Of course, Golden Knights fans are well aware of Neal’s hot and cold tendencies, and are watching his VGK replacement Max Pacioretty play in much of the same fashion. Pure goal-scorers are streaky, there’s little getting around it. The support of your linemates can help work around it, or drag you out of it. It’s possible that missing David Perron and Erik Haula do a lot of the dirty work has hurt Neal, but he’s currently on pace for less than 10 goals on the year. He hasn’t scored less than 20 a year in his entire career — and that certainly wasn’t accomplished by relying solely on talented linemates.

With Perron and Haula, Neal’s line was producing nearly around 27 scoring chances per 60 minutes. With the linemate he’s spent most time with in Calgary so far in Derek Ryan, it’s been 26 chances per 60. The biggest difference has been in the on-ice shooting percentage, and the drop has been dramatic.

While Neal can’t do things like get faster or younger, shot selection and effort has to be two primary concerns for him. He’s being looked at as a driving force in his current role on the third line, something he’s not used to being. This is clearly not the best situation for him, but it’s the one he’s in. Luckily, the team is in a good enough position to have the luxury of waiting for him to snap out of it.

The contributions Neal made in the Golden Knights’ inaugural season will never be forgotten, whether he breaks out of his slump or not. What IS already forgotten are the early-season whispers from some fans saying that bringing in Pacioretty in favor of James Neal was a mistake.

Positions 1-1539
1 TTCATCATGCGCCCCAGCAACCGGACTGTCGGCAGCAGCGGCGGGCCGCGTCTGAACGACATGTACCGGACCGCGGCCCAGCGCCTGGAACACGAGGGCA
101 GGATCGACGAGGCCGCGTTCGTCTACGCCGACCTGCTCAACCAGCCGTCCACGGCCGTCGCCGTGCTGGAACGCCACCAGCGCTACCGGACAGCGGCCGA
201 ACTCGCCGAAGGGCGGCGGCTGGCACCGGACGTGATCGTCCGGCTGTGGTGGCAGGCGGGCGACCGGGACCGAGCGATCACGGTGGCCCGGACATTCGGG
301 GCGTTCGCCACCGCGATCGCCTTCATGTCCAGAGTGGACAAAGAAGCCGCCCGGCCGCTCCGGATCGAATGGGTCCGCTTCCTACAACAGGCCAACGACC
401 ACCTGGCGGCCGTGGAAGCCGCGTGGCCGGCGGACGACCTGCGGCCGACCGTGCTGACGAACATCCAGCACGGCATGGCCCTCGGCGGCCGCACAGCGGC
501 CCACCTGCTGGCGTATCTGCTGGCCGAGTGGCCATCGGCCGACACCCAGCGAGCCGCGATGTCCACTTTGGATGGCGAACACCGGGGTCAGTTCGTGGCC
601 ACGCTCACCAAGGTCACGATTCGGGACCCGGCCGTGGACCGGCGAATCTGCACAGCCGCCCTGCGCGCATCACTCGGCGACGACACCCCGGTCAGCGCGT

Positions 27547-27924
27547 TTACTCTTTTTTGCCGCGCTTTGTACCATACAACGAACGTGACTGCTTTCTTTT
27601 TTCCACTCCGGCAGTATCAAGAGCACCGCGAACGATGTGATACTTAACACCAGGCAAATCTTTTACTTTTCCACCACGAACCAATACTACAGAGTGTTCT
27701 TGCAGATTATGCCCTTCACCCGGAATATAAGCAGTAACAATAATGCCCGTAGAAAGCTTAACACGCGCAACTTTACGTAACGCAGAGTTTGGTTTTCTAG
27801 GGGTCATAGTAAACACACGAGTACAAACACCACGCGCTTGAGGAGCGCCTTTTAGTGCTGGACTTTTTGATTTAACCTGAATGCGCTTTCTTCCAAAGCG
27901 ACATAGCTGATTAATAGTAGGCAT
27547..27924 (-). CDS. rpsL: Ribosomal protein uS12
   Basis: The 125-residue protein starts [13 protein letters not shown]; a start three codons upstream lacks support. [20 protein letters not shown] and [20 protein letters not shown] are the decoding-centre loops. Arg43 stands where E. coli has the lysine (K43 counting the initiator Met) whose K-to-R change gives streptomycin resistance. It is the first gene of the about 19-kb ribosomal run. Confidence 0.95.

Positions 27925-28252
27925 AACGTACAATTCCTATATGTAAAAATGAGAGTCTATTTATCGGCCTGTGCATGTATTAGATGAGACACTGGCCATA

Granted, Pacioretty has yet to score a goal in the month of December. (He does have three assists, however — matching Neal’s total assists on the year thus far.) However, his last goal was November 29th.

James Neal hasn’t scored a goal since November 1st.

That’s right — THE James Neal hasn’t scored a goal since November 1st. He is on pace for 7 goals and 7 assists, while Paxioretty’s current pace puts him on track for 28 goals and 22 assists. While those are lower than his norm, they’re certainly acceptable considering the circumstances — especially as he has flashed what he’s truly capable of when he’s able to settle in. On top of that, he will likely get the Center he was intended to play with off of the injured list.

Neal, however, is looking for a way to make his near-$6M AAV a worthwhile investment for the Flames, especially since it’s a five year deal. As things stand now (read: much too early,) the contract may be an early candidate for the new Seattle franchise.

Yes, the “ditch Patches for Neal” chatters will be forgotten — and to be honest, they should be. What shouldn’t be lost in the process is the credit George McPhee deserves for the foresight he showed with James Neal. It would’ve been easy to justify giving Neal a deal similar to what Calgary gave him, at least locally — and while there’s no guarantee Neal would be experiencing the same issues he’s currently going through — McPhee still deserves the credit nonetheless.

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Jenny Pattison
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Jenny Pattison

Some very insightful insight!! Gave me cause to think a bit differently then I had about the game of hockey!! And how and what a coach needs to do. I def wouldn’t want to have to make decisions that a coach has to make!!